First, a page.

- While 64 percent have downloaded at least one or more new apps to purchase food from restaurants, grocers and other essential stores, 49 percent have downloaded two or more apps compared to 45 percent in April.
- Half are using mobile apps more often or much more often than before compared to 42 percent in April.
Drive-thru and curbside: Americans are still relying on fast food amid COVID
- 74 percent have visited the drive-thru the same amount or more often than usual. Additionally, 46 percent stated they’re visiting more often than usual in the last month.
- 62 percent have used curbside pickup the same amount as before or more often than before. 40 percent have used it more often than usual compared to 27 percent in the first State of What Feeds Us.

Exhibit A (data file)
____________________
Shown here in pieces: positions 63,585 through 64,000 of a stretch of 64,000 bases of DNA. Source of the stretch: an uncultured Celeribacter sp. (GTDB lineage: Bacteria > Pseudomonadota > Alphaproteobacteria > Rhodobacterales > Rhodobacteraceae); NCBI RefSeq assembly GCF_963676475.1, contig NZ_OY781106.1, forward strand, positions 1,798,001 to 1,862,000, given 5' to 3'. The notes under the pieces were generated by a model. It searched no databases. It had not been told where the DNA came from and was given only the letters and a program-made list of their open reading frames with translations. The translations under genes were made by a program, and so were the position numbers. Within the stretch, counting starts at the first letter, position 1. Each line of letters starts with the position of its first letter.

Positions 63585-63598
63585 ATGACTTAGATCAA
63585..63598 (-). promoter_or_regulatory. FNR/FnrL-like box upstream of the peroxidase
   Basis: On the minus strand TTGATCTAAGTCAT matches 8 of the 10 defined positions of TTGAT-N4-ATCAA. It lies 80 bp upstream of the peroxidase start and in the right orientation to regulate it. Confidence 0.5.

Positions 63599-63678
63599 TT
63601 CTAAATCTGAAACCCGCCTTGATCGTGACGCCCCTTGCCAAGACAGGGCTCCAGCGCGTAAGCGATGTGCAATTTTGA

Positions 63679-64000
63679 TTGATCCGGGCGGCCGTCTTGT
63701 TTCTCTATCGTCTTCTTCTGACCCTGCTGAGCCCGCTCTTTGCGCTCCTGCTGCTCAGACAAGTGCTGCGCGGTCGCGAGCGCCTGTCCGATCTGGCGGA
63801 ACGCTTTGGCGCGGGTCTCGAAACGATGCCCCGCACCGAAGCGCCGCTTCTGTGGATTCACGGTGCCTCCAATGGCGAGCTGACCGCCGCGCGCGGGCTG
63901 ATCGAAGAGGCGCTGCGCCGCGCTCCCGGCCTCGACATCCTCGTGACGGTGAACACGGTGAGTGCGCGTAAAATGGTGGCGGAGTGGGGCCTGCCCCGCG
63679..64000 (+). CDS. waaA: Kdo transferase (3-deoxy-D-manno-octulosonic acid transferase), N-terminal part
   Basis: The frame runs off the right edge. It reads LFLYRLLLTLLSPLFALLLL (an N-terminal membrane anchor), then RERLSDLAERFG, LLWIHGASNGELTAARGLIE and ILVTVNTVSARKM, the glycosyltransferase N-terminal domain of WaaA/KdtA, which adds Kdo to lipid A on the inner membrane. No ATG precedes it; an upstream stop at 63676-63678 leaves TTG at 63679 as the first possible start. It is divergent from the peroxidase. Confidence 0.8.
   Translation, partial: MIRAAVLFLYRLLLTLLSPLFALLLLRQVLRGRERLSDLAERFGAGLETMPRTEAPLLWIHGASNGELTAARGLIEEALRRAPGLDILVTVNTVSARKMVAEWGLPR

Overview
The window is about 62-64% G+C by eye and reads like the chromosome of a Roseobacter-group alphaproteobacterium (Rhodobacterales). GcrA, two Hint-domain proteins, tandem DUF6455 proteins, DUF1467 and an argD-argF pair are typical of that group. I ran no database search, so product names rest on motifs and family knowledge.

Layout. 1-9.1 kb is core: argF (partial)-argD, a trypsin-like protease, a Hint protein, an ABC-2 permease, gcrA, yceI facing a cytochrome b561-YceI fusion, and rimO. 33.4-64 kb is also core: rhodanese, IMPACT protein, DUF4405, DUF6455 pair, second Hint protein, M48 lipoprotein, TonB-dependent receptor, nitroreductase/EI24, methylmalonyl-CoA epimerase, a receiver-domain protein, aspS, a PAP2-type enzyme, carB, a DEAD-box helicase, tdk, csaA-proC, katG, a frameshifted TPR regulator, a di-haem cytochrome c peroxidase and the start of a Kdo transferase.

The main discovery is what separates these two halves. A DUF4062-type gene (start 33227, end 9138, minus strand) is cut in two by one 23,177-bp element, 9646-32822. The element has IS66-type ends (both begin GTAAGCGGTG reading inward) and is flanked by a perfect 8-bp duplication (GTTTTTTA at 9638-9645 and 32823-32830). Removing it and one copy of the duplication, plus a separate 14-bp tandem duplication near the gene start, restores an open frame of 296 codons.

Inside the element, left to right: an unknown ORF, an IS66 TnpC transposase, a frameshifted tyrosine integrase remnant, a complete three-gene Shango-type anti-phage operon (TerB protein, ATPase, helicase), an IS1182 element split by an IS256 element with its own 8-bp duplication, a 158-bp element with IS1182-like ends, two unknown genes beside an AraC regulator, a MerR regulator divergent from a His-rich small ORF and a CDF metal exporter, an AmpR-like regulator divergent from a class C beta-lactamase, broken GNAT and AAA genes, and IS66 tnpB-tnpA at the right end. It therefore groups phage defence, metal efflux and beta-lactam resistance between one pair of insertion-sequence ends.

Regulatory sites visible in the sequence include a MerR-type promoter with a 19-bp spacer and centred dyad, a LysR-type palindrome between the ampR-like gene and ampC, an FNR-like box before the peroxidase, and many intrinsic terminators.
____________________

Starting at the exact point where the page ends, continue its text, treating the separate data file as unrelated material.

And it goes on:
- Consumers feel most safe at the drive-thru followed by curbside pickup.
Wait time: Wait time impacts the bottom line
- The majority (81 percent) feel that waiting more than 10 minutes at the drive-thru is too long.
- Almost 4 out of 10 customers say wait time longer than 4 minutes for curbside pickup at a fast food restaurant is too long.
Safety: Safety is still top of mind, communication as important
- Overwhelmingly, respondents rank both staff and customers wearing a mask as most important when it comes to safety precautions.
- Sanitation and safety information posted at the drive-thru would make consumers feel safer (29 percent), followed closely by less contact or zero contact with staff (25 percent).
- When using curbside pickup, consumers feel safest when they don’t need to leave their car (27 percent), followed by staff meeting them with a mask and gloves (26 percent), and having minimal or zero contact with staff (22 percent).
- Employees not wearing masks is by far the number one reason why consumers will not return to an establishment.
Consumers Are Adapting